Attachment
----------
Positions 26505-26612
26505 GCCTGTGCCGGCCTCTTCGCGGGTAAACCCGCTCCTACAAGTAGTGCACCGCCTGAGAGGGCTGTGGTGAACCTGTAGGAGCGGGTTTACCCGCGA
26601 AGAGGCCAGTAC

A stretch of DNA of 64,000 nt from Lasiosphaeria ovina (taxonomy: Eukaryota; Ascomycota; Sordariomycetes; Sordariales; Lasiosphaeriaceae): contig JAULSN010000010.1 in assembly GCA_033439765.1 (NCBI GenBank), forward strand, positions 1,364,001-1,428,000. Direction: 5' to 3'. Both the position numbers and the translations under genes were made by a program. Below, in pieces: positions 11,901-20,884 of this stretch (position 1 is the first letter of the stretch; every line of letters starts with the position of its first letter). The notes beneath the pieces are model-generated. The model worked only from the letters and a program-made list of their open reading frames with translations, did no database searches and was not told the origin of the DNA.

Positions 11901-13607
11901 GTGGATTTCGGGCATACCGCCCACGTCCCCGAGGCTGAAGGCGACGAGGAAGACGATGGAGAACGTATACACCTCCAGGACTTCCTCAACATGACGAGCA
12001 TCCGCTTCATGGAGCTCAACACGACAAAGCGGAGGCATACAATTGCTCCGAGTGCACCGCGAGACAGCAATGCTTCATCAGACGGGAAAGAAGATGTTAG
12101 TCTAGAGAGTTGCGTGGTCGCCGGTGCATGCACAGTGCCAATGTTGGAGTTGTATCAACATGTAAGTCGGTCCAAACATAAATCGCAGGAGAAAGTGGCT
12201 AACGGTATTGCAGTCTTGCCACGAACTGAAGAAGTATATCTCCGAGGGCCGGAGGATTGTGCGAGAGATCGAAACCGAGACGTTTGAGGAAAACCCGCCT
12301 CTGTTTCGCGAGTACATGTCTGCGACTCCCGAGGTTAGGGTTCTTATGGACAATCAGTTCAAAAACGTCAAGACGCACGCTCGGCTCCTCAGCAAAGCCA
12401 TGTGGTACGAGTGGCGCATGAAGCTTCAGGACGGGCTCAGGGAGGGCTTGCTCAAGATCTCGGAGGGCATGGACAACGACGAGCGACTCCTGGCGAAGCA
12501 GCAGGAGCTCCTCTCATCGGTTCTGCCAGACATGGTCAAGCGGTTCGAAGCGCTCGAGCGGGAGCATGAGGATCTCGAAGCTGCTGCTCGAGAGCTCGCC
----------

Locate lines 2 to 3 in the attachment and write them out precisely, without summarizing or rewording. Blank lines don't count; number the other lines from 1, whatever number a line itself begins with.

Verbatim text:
26505 GCCTGTGCCGGCCTCTTCGCGGGTAAACCCGCTCCTACAAGTAGTGCACCGCCTGAGAGGGCTGTGGTGAACCTGTAGGAGCGGGTTTACCCGCGA
26601 AGAGGCCAGTAC